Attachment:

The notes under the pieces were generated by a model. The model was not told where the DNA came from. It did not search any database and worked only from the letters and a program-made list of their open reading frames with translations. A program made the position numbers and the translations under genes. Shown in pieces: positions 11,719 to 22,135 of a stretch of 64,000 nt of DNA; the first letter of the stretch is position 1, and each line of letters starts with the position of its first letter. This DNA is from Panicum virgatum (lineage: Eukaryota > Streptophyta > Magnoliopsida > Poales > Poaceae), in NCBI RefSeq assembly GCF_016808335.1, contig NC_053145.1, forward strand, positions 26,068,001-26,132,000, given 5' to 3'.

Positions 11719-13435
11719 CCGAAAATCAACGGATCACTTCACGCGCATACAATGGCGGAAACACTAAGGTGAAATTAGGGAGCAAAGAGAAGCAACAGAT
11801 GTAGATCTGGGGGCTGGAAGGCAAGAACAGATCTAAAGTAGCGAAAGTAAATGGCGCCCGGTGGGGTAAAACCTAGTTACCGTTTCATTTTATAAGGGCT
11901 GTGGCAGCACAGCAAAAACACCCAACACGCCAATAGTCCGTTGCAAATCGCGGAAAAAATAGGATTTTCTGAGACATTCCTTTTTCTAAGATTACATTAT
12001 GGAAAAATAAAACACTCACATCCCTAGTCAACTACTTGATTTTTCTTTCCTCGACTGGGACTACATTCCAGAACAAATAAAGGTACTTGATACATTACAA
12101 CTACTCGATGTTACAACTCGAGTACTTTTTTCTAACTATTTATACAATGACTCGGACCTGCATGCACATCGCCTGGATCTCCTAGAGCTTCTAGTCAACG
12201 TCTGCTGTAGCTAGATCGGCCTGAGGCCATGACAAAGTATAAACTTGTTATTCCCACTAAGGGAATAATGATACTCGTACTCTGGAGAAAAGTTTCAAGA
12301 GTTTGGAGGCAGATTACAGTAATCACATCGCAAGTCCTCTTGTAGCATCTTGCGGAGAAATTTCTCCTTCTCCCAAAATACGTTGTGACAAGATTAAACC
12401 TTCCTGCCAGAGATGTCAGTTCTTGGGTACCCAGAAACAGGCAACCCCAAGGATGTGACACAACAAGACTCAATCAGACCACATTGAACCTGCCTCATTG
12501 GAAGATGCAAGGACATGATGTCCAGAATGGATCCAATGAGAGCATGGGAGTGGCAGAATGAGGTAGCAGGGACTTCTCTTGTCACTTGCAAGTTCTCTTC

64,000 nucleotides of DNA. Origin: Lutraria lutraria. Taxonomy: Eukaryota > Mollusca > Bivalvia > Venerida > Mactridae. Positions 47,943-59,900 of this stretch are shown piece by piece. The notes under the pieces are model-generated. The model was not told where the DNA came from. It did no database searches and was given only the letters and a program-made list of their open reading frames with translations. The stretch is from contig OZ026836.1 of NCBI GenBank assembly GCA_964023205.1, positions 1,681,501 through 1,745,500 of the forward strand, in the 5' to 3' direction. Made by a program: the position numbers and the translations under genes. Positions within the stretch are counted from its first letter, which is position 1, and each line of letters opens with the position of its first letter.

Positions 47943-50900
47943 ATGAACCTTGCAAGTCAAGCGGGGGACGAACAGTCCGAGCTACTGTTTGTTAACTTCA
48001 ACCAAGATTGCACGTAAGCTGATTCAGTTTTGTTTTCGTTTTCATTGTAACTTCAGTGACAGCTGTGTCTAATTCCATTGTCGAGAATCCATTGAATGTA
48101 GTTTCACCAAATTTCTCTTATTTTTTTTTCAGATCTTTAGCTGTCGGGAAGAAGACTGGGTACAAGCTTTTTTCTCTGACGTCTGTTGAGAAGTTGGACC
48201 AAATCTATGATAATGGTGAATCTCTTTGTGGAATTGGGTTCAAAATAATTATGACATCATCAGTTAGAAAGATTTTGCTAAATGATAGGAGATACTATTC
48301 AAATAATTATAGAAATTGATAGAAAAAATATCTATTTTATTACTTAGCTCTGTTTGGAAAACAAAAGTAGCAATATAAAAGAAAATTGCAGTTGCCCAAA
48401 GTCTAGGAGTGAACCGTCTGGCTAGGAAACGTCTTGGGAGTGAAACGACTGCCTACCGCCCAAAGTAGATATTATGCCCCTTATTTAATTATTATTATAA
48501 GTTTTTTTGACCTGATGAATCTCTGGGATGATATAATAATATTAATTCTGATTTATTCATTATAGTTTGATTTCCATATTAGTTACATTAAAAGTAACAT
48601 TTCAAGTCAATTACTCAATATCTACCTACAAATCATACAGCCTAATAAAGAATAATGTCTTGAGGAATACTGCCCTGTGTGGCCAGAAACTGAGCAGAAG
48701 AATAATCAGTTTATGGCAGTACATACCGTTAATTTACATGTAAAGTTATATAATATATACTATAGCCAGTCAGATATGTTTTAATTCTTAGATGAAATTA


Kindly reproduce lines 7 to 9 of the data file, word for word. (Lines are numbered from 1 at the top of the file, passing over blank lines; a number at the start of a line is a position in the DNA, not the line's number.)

12101 CTACTCGATGTTACAACTCGAGTACTTTTTTCTAACTATTTATACAATGACTCGGACCTGCATGCACATCGCCTGGATCTCCTAGAGCTTCTAGTCAACG
12201 TCTGCTGTAGCTAGATCGGCCTGAGGCCATGACAAAGTATAAACTTGTTATTCCCACTAAGGGAATAATGATACTCGTACTCTGGAGAAAAGTTTCAAGA
12301 GTTTGGAGGCAGATTACAGTAATCACATCGCAAGTCCTCTTGTAGCATCTTGCGGAGAAATTTCTCCTTCTCCCAAAATACGTTGTGACAAGATTAAACC